Kelvin Harrison Jr. and Aaron Pierre on MLK and MalcomX
Latin Times/Courtesy Nat Geo

The fourth season of the acclaimed Nat Geo "Genius" series focuses on American civil rights icons Martin Luther King Jr. and Malcolm X. Titled "Genius: MLK/X," this installment is a departure from earlier seasons as it features two central figures instead of one. The series explores their formative years, achievements, philosophies, and the impact they had on the civil rights movement.

Their parallel narratives, weaving through the fabric of America's civil rights era, are etched deeply into the nation's consciousness. Actors Aaron Pierre and Kelvin Harrison Jr. were terrified, excited, and proud, at the same time, through the process of bringing these icons to life.

In an interview with The Latin Times, both actors spoke candidly about the initial hesitation and fear they experienced upon being offered their roles. "It's a scary thing," Pierre admitted, reflecting on his role as Malcolm X. He described a deep-seated fear, not just of portraying an icon but of whether he possessed the "stamina, durability, and capacity" to do justice to such a complex figure.

"I took all of those elements of fear and trepidation, and I made them my own in a way that propelled me forward and to go head first into what I feared, and you know, embark on this portrayal of Malcom X," he added.

Harrison Jr., portraying Martin Luther King Jr., echoed this sentiment. His initial reaction was to decline the role, feeling it was a "beautiful opportunity for someone else." This reluctance underscores the immense responsibility felt by actors stepping into the shoes of historical giants.

Fear and Humanity

Our conversation delved into the essence of fear and uncertainty, both in the actors' experiences and in the lives of the men they portray. Harrison highlighted a poignant moment in the show: King receiving the Nobel Peace Prize. "His reaction wasn't joy or pride, which I'm sure he also felt. What he told his wife when she asked him if he knew all the things that could come from that was, 'Yes, more enemies'."

MLK was only 35 years old when he became the youngest man to receive the Nobel Peace Prize in 1964. He turned over the prize money of $54,123 to the furtherance of the civil rights movement. Harrison found the moment compelling, a reflection of the constant battle against societal resistance and the inner turmoil of a leader striving for justice.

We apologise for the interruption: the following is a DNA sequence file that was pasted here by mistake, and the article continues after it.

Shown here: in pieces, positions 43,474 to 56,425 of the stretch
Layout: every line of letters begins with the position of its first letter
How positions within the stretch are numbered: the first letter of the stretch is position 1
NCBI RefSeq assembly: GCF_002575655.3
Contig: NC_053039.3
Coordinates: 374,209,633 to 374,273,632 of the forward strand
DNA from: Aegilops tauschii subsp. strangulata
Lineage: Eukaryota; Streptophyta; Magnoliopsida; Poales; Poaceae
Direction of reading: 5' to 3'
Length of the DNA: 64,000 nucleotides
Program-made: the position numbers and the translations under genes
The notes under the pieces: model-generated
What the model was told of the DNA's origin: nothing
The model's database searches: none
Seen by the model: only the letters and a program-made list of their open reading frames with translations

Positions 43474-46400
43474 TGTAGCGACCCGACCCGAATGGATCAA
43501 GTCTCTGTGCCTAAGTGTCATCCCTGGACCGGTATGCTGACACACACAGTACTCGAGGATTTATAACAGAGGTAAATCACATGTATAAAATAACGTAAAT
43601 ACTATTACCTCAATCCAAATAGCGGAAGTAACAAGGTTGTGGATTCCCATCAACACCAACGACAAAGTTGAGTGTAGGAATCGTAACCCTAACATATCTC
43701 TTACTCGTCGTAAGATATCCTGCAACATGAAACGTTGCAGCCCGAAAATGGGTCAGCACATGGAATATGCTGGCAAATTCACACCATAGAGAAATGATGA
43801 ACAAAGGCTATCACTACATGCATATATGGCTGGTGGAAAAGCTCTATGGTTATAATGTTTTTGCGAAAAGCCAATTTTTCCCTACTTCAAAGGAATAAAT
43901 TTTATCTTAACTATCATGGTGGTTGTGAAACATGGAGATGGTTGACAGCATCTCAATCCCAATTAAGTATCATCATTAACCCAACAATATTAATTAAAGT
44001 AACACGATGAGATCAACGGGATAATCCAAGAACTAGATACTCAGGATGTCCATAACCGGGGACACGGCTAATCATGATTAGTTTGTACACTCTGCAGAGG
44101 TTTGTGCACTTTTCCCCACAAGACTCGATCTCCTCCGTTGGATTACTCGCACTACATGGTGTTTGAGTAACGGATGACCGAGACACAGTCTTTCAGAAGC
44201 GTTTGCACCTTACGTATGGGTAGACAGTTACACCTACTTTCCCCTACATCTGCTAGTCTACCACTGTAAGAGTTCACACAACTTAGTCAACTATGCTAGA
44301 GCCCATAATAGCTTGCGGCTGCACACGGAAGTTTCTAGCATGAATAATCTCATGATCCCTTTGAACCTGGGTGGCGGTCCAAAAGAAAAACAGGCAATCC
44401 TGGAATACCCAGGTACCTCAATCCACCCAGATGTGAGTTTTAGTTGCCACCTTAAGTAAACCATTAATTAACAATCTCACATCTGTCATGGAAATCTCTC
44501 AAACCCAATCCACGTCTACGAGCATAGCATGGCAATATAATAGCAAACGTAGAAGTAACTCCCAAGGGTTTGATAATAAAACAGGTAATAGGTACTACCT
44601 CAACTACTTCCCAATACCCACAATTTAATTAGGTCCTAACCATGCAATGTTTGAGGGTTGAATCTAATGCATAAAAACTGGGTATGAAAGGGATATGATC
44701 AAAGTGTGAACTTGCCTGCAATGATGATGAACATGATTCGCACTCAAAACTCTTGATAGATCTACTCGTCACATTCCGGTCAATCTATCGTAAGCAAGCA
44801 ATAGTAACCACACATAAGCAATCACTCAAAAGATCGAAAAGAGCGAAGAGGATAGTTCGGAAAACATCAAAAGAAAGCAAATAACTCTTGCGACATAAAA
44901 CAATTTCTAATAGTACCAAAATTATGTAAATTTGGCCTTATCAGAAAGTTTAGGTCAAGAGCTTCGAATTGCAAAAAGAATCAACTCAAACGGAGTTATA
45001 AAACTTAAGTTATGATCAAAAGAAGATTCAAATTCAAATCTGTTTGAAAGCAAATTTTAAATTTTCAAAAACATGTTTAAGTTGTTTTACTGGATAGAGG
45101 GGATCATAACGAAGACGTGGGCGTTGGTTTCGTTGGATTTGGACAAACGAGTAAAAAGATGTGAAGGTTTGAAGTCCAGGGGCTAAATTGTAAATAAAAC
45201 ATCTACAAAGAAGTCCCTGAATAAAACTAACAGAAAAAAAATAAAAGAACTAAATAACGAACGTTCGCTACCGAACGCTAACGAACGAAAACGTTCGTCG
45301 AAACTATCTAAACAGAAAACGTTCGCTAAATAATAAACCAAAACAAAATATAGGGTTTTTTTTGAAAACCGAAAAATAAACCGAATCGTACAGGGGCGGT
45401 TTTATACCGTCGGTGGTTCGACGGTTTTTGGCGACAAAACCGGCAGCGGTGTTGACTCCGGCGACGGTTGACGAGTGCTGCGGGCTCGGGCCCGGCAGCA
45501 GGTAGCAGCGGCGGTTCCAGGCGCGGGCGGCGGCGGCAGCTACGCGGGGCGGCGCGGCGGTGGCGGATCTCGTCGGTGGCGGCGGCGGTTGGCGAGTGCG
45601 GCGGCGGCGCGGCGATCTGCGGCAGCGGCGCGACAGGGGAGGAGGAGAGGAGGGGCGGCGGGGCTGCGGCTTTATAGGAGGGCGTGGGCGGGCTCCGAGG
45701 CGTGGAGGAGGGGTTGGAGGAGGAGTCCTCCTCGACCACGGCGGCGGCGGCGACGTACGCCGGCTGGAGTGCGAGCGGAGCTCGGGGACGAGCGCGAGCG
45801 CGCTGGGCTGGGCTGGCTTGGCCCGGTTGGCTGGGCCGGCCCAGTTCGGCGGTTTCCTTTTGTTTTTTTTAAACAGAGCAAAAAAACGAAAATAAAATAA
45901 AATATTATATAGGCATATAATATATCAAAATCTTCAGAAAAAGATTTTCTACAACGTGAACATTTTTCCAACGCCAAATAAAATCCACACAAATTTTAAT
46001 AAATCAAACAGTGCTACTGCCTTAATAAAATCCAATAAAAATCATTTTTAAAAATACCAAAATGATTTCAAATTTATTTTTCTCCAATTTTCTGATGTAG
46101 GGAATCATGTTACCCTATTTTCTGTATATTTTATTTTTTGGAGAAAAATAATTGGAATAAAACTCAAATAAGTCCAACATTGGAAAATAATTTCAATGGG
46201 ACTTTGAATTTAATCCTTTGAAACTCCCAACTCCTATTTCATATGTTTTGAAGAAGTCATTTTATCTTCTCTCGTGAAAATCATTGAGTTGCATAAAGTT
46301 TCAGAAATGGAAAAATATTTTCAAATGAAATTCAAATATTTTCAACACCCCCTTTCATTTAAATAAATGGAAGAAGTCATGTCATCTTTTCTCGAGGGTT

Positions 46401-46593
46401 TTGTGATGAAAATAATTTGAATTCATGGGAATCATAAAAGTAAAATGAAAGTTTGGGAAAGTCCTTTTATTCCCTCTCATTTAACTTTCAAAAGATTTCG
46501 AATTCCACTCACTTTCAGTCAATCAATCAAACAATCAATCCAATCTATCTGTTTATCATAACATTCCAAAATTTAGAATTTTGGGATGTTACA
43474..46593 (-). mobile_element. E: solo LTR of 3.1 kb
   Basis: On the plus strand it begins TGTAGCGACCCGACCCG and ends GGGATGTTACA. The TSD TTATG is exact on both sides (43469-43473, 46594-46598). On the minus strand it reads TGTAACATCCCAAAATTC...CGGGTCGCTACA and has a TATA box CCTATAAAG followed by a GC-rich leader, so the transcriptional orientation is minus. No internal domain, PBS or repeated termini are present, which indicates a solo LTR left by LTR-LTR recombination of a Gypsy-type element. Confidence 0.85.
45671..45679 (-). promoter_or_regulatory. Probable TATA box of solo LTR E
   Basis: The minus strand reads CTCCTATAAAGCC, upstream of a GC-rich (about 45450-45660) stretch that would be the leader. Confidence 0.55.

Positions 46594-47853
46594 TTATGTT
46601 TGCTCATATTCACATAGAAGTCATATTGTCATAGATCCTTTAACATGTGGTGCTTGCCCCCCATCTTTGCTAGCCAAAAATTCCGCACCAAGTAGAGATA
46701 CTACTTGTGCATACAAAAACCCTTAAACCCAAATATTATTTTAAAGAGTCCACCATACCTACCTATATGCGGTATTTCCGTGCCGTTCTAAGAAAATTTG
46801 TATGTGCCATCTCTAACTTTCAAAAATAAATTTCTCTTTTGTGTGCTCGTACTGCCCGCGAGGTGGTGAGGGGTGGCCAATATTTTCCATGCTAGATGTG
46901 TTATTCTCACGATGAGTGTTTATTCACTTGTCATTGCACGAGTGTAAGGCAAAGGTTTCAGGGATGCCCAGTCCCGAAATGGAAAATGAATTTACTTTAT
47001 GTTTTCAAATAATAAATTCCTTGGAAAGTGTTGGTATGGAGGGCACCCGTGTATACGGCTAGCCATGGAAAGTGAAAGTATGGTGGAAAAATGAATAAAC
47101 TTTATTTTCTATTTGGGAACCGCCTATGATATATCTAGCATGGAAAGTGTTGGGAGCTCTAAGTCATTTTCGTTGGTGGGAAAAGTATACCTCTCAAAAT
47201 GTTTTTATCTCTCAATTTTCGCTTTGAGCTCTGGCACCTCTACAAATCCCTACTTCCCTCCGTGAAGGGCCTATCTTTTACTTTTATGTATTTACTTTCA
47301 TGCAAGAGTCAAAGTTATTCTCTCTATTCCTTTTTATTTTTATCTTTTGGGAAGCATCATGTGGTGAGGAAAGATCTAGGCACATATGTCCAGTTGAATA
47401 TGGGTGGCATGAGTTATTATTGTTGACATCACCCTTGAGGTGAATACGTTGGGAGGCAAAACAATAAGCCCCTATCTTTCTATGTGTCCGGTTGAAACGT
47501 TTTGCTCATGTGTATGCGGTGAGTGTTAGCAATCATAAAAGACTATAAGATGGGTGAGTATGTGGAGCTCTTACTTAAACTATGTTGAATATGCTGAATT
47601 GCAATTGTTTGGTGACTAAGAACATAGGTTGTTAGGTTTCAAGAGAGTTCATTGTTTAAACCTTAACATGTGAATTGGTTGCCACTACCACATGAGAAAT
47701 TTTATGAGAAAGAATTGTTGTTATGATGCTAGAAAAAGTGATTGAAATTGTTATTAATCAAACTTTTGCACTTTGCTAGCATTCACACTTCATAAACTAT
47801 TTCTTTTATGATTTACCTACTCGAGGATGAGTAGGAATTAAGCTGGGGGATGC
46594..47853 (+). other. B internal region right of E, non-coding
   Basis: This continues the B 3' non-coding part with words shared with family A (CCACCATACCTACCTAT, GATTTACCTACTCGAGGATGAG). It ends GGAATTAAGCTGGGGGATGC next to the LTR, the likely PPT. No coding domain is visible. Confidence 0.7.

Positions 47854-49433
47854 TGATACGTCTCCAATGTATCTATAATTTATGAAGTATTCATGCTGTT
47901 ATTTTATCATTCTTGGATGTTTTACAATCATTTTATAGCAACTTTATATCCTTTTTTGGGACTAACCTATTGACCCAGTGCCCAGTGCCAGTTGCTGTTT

Pierre, too, spoke of challenges, not just in embodying Malcolm X's public persona but in capturing the nuances of his private fears and struggles. He found guidance in Malcolm's speeches, particularly "The Ballot or the Bullet," which he listened to daily to capture Malcolm's essence: his fearlessness, intelligence, and love for his people. Also, his cadence.

Intimate Moments and Personal Connections

Harrison, a native of New Orleans, found resonance in King's Southern roots, particularly through YouTube clips of King's conversations with President Lyndon B. Johnson. "I find them to be so fascinating because that is a space where his personality really shows. His playfulness is joy," he described. "I used touchstones from those calls to drop me back into him every chance I got."

Pierre also emphasized the importance of Malcolm X's more personal aspects, exploring beyond his public persona to understand the man himself. He described the process as "challenging" and demanding their "very best" every day.

Relevance and Legacy

As our interview progressed, the conversation naturally gravitated towards the enduring relevance of Malcolm X and Martin Luther King Jr. Their struggles and achievements are not just historical footnotes; they continue to inspire and inform the ongoing fight for racial equality and social justice, as the actors highlighted.

"Its not only about Black people; it's about Latinos too. Martin described as nobody else has done the sense of 'nobodyness' that minorities feel in this country," said Harrison. "In his mind, he only has one option (...), and it is to say I no longer accept that as my truth, my future, for my kids, or for any of my people. It is something powerful and real."

In the context of National Black History Month, "Genius: MLK/X" serves as a powerful reminder of the enduring impact of these leaders, their legacy and the work there is still agead. As Pierre and Harrison navigated their fears and uncertainties in portraying Malcolm X and King, they inadvertently mirrored the very human anxieties and doubts that these historical figures must have faced in their lifetimes.

Beside Pierre and Harrison in the title roles are Weruche Opia, as Coretta Scott King, and Betty Shabazz, as Jayme Lawson. This installment also marks a shift in platform, moving from National Geographic to Disney+ for its premiere.

© 2024 Latin Times. All rights reserved. Do not reproduce without permission.